Introduction The course purpose is to learn to apply various toolkits from the Industrial Technologist’s Toolkit numbers 29 to 34. The various tools are traditionally from the manufacturing sector and will be applied in a service environment. The teams will learn to operate in a virtual environment.
Quality Systems The teams have the opportunity to link the various Quality Management Systems (ISO 9001:2000, ISO/ TS 16949:2002, etc.) clauses to assignment sections The teams will learn to use a standardized project management structure for reading assignments (RCA), self-assessments (SDA), and improvements (optional SDAs)
Project Summary Two forms will be simplified: –FMEAs –OPCPs
Methodology The source material for the course: –Sinn, J. (2002). The Industrial Technologist Toolkit for Technical Management. Bowling Green, OH: Bowling Green State University. Communications via: –Emails –On-line biweekly chat sessions –Discussion board postings
Tool 29 Summary ISO 9001:2000, ISO/ TS 16949:2002, ISO 14001, and Baldrige are introduced Auditing as a vital function of quality systems is emphasized Kaizen, Six Sigma, and Lean principles are reviewed
Tool 30 Summary Change is a factor for the service environment Communications is the key to success involving: listening skills, feedback, and presentation skills. Teams produce results when problem solving is focused on the goals
Tool 31 Summary Problem solving incorporates a variety of tools including: Global 8D, work analysis, and lean tools FMEA and work flow help the Industrial Technologist improve flow in a process On-Going Process Control Plans (OPCP) helps the teams sustain the gains made
Tool 32 Summary Basic tools of quality were introduced Statistics as part of data driven decision making Control charts, attribute and variable were reviewed Emphasized process capability measures Metrology needs to be considered for the measurement system
Tool 33 Summary These are the support functions for the service sector: –E-commerce concepts –Information technology –Total productive maintenance –Troubleshooting fundamental –Safety These functions are serviced by the Industrial Technologist, too.
Tool 34 Summary An introduction to the changing world of the supervisor Some needs: –People skills –Motivational skills –Consensus building –Computer literacy Discipline needed in the workplace
Summary First phase concerns: –A need by the team to enter into the performing phase quickly –producing reports in a short time frame –Have constant communications by team members –Concern over introduction of new member, which can be disruptive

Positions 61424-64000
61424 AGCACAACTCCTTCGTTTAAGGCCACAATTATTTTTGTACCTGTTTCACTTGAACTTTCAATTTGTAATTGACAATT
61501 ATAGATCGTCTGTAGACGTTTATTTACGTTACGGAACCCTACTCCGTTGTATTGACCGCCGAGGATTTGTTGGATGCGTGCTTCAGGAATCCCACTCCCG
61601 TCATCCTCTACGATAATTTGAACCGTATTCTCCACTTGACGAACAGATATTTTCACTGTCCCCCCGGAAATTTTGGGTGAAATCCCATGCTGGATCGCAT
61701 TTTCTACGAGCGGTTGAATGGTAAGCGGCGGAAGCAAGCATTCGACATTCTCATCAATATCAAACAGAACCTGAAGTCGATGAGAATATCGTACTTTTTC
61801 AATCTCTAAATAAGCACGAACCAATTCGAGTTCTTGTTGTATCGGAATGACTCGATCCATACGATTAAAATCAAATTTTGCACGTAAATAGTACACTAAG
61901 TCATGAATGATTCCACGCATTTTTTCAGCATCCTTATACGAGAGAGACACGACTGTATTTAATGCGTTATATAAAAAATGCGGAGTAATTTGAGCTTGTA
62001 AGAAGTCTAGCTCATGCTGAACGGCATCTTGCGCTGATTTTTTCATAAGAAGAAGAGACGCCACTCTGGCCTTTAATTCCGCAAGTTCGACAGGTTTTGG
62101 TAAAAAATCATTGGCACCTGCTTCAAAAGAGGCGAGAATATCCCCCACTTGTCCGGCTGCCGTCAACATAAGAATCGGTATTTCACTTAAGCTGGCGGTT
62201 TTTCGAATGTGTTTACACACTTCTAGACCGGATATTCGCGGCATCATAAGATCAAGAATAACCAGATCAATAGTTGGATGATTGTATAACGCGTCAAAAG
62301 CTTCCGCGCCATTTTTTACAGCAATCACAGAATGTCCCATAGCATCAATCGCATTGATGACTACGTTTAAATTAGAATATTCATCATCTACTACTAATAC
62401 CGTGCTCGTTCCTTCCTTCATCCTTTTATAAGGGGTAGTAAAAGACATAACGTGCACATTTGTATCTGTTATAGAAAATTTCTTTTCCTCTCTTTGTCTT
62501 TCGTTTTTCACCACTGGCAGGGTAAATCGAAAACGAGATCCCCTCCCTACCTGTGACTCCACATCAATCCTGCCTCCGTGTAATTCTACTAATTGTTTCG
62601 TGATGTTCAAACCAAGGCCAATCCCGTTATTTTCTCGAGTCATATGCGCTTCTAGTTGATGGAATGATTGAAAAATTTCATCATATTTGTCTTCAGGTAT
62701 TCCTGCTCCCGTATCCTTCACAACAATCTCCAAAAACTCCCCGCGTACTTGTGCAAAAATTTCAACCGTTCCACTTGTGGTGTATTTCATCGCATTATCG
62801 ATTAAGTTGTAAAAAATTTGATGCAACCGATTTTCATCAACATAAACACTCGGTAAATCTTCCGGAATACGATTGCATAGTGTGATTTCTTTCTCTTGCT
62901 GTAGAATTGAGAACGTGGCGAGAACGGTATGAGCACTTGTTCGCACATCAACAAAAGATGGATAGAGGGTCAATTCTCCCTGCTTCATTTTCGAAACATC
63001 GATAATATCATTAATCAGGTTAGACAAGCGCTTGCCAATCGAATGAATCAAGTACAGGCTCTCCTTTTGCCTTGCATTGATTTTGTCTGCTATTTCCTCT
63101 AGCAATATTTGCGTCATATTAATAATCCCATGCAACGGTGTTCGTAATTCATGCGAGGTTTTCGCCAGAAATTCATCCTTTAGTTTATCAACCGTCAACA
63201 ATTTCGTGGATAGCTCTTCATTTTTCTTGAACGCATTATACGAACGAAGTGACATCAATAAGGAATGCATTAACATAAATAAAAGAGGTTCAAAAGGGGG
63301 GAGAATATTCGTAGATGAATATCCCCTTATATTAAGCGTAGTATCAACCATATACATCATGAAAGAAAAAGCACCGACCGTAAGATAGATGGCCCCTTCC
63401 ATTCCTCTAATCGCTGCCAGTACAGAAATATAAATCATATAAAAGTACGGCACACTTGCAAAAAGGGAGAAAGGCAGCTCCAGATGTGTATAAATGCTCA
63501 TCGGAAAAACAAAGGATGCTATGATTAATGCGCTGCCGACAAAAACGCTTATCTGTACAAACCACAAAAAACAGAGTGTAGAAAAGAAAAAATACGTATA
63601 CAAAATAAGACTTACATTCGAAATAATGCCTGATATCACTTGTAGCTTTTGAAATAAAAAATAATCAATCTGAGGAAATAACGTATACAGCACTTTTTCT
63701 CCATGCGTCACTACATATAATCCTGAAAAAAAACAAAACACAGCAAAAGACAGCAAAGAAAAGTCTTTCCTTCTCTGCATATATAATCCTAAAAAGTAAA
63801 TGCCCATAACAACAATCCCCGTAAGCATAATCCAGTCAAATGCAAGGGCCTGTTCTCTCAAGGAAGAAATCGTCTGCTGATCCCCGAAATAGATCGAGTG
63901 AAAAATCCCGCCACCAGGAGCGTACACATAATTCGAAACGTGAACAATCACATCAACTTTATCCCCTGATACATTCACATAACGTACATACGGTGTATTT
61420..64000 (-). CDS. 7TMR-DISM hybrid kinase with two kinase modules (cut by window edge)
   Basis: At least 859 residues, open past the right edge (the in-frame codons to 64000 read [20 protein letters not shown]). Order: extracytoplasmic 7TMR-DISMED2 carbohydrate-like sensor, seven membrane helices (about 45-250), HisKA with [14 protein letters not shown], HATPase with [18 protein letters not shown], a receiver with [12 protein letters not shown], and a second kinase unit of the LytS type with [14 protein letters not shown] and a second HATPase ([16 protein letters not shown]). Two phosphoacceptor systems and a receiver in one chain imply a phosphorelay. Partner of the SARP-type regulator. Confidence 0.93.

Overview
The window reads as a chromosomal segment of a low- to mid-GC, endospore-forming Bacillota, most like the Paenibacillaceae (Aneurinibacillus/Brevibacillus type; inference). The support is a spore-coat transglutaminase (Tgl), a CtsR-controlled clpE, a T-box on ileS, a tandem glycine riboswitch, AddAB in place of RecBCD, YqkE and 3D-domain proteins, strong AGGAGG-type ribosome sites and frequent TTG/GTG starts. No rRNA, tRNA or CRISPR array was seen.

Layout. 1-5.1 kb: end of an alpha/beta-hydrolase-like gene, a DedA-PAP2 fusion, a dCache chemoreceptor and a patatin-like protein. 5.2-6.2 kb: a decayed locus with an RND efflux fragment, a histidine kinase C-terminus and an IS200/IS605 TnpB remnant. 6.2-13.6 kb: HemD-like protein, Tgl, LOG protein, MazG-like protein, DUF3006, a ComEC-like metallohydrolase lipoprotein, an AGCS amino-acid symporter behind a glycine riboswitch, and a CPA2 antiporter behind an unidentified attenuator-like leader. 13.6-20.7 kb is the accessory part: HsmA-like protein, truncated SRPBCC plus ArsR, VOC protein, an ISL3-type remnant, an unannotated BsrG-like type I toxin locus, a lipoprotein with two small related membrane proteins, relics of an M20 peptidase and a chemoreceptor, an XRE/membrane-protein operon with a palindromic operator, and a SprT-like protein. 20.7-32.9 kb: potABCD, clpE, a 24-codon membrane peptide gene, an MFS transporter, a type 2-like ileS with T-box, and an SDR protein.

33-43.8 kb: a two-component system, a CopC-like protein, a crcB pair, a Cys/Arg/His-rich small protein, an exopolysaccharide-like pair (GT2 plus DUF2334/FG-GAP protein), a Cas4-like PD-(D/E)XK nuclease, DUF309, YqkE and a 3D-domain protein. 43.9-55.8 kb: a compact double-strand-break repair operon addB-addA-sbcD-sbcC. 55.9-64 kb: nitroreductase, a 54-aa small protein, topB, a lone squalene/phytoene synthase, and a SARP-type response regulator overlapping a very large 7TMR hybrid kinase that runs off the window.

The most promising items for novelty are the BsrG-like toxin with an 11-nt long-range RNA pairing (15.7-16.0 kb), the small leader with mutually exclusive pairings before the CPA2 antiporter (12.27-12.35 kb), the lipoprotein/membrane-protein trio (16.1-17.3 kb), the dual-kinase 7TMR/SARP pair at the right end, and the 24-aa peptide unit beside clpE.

Summary (continued) The team moved to performing quite easily Reports were produced on time Regular chat sessions and some phone line used for communications Assimilated the new member into the team flawless
Findings and Analysis (1) Finding: Several members expressed concern that ISO 9000 is not required of many service companies. Analysis: –the investment in a QMS is too much –some have Baldrige, TQM, or balanced scorecard applications
Findings and Analysis (2) Finding: The various RCA and SDA forms are complicated Analysis: Due to time constraints, it was decided to simplify 2 forms: FMEAs and OPCPs.
Findings and Analysis (3) Finding: The write-up of the tools have a manufacturing viewpoint. This course was based on usage for the service sector. Analysis: The tools should include more service sector applications. The FMEA and OPCP tools to be simplified by the team should be more service-oriented.
Final Conclusions The course purpose is to learn to apply various toolkits from the Industrial Technologist’s Toolkit numbers 29 to 34. –Accomplished (6/24/04) The various tools are traditionally from the manufacturing sector and will be applied in a service environment. –Accomplished (6/24/04) The teams will learn to operate in a virtual environment. –Accomplished (6/24/04)
Final Conclusions (2) The teams have the opportunity to link the various Quality Management Systems (ISO 9001:2000, ISO/ TS 16949:2002, etc.) clauses to assignment sections –Accomplished (6/24/04) The teams will learn to use a standardized project management structure for reading assignments (RCA), self-assessments (SDA), and improvements (optional SDAs) –Accomplished (6/24/04)
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